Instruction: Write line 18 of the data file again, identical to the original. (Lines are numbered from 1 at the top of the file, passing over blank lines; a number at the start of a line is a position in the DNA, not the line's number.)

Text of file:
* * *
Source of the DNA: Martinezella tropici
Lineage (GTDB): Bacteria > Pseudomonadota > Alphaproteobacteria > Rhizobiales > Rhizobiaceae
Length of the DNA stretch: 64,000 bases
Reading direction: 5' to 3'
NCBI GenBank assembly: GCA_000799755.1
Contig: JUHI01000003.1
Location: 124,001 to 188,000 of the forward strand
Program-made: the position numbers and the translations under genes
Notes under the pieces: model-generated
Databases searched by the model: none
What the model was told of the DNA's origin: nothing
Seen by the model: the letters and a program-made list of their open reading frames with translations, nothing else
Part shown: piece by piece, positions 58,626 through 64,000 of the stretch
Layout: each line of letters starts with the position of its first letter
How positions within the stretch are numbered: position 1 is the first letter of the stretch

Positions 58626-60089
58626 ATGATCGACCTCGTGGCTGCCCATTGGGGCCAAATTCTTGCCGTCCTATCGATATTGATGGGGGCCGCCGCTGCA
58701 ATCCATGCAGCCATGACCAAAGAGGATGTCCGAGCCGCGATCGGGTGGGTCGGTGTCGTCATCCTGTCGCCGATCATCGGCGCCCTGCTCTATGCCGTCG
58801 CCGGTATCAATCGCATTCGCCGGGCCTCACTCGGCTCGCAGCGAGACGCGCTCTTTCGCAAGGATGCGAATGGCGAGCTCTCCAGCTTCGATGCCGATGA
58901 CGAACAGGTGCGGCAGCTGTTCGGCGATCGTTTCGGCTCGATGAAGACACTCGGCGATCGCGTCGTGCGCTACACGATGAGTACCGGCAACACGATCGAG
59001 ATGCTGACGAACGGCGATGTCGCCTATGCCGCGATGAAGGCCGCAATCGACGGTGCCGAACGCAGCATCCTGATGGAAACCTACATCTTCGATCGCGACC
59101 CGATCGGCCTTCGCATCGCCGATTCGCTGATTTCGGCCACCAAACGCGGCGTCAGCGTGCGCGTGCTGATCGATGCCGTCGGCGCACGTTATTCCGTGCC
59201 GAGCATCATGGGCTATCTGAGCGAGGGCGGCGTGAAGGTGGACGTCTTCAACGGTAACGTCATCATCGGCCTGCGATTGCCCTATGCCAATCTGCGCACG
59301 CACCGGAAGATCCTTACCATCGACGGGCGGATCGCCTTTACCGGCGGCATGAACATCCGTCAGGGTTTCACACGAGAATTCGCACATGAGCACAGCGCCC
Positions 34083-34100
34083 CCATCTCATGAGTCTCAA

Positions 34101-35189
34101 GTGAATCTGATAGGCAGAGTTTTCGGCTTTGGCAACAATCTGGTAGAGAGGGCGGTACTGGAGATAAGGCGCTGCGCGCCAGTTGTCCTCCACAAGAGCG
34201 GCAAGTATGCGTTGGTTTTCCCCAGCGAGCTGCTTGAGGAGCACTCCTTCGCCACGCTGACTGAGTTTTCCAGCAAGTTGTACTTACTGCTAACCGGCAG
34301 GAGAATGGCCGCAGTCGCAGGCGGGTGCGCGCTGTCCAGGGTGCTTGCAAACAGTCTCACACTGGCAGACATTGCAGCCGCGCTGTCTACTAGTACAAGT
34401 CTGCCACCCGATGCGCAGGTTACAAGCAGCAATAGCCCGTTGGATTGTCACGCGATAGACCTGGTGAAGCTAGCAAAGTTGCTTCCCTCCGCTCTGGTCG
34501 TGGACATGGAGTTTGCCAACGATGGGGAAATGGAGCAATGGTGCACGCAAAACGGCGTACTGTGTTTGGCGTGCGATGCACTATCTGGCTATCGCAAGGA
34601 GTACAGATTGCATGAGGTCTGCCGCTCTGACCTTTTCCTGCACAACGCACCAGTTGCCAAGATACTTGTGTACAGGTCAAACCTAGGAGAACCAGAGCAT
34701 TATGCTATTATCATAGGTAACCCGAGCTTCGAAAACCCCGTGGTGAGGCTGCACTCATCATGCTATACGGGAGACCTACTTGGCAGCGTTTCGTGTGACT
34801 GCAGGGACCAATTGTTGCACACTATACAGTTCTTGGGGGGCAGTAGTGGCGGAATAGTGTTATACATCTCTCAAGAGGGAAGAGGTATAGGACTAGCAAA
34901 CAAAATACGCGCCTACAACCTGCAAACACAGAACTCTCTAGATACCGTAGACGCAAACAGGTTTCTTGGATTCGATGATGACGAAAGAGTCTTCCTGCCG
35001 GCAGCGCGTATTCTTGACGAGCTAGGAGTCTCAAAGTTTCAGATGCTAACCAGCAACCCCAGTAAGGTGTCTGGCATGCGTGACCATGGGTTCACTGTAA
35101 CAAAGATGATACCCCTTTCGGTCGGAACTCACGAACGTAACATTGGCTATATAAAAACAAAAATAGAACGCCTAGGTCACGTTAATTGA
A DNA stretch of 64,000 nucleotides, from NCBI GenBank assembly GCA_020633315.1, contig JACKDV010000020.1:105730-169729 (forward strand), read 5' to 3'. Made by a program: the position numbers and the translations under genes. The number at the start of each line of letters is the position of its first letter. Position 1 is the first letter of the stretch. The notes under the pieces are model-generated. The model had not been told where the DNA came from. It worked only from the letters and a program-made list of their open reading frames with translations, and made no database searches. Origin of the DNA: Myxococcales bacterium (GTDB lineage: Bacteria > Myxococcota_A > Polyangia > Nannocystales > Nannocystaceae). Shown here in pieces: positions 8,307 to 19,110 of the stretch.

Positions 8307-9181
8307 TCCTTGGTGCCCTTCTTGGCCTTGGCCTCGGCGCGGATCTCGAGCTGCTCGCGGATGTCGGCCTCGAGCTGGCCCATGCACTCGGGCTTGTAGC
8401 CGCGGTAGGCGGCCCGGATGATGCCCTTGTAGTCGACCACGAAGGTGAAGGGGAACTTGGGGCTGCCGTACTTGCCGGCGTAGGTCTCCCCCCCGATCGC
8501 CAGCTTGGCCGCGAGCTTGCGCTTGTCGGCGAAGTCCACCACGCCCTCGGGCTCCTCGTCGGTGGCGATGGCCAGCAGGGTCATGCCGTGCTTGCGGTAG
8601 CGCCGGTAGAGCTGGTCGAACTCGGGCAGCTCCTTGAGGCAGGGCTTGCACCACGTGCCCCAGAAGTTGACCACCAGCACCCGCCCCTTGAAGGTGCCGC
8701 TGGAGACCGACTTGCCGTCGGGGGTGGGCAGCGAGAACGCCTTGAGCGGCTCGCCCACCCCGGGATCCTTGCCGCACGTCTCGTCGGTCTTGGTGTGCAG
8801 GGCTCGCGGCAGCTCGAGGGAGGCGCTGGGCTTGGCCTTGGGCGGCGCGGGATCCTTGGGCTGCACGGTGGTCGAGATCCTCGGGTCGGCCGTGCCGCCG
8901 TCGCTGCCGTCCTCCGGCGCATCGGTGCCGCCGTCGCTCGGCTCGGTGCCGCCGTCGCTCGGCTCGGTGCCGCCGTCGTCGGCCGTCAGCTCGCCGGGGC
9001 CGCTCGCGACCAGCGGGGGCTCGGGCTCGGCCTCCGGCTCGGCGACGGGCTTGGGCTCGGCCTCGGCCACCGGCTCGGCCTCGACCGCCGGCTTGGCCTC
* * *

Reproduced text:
58701 ATCCATGCAGCCATGACCAAAGAGGATGTCCGAGCCGCGATCGGGTGGGTCGGTGTCGTCATCCTGTCGCCGATCATCGGCGCCCTGCTCTATGCCGTCG